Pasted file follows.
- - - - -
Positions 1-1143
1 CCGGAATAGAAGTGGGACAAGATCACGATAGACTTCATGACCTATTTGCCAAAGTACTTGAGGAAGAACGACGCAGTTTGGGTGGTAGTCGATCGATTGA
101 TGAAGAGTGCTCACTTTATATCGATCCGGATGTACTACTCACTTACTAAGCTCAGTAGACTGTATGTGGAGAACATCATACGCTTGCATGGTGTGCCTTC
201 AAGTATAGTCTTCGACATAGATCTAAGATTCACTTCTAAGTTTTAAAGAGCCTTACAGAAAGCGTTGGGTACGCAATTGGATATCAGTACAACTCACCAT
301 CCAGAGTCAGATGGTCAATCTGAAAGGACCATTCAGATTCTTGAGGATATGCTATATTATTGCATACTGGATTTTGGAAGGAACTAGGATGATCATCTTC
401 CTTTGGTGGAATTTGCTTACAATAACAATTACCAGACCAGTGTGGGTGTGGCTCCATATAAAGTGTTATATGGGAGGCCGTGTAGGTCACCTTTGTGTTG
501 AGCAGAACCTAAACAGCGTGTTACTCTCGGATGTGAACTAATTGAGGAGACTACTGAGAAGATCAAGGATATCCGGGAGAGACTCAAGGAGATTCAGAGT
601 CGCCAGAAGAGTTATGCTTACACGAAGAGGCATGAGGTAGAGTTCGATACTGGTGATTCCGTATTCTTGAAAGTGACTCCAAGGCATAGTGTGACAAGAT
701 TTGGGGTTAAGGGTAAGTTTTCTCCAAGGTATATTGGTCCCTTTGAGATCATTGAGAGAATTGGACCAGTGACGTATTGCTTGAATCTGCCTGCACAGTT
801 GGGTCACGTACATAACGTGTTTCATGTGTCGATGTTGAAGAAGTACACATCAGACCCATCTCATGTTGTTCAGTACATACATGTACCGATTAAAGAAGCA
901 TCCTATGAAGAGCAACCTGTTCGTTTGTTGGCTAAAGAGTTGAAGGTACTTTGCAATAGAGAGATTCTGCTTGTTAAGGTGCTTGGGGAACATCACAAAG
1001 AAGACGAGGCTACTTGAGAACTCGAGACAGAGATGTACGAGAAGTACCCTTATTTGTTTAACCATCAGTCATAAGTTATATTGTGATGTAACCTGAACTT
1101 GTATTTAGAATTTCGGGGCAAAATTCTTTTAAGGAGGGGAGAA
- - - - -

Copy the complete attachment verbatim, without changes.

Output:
Positions 1-1143
1 CCGGAATAGAAGTGGGACAAGATCACGATAGACTTCATGACCTATTTGCCAAAGTACTTGAGGAAGAACGACGCAGTTTGGGTGGTAGTCGATCGATTGA
101 TGAAGAGTGCTCACTTTATATCGATCCGGATGTACTACTCACTTACTAAGCTCAGTAGACTGTATGTGGAGAACATCATACGCTTGCATGGTGTGCCTTC
201 AAGTATAGTCTTCGACATAGATCTAAGATTCACTTCTAAGTTTTAAAGAGCCTTACAGAAAGCGTTGGGTACGCAATTGGATATCAGTACAACTCACCAT
301 CCAGAGTCAGATGGTCAATCTGAAAGGACCATTCAGATTCTTGAGGATATGCTATATTATTGCATACTGGATTTTGGAAGGAACTAGGATGATCATCTTC
401 CTTTGGTGGAATTTGCTTACAATAACAATTACCAGACCAGTGTGGGTGTGGCTCCATATAAAGTGTTATATGGGAGGCCGTGTAGGTCACCTTTGTGTTG
501 AGCAGAACCTAAACAGCGTGTTACTCTCGGATGTGAACTAATTGAGGAGACTACTGAGAAGATCAAGGATATCCGGGAGAGACTCAAGGAGATTCAGAGT
601 CGCCAGAAGAGTTATGCTTACACGAAGAGGCATGAGGTAGAGTTCGATACTGGTGATTCCGTATTCTTGAAAGTGACTCCAAGGCATAGTGTGACAAGAT
701 TTGGGGTTAAGGGTAAGTTTTCTCCAAGGTATATTGGTCCCTTTGAGATCATTGAGAGAATTGGACCAGTGACGTATTGCTTGAATCTGCCTGCACAGTT
801 GGGTCACGTACATAACGTGTTTCATGTGTCGATGTTGAAGAAGTACACATCAGACCCATCTCATGTTGTTCAGTACATACATGTACCGATTAAAGAAGCA
901 TCCTATGAAGAGCAACCTGTTCGTTTGTTGGCTAAAGAGTTGAAGGTACTTTGCAATAGAGAGATTCTGCTTGTTAAGGTGCTTGGGGAACATCACAAAG
1001 AAGACGAGGCTACTTGAGAACTCGAGACAGAGATGTACGAGAAGTACCCTTATTTGTTTAACCATCAGTCATAAGTTATATTGTGATGTAACCTGAACTT
1101 GTATTTAGAATTTCGGGGCAAAATTCTTTTAAGGAGGGGAGAA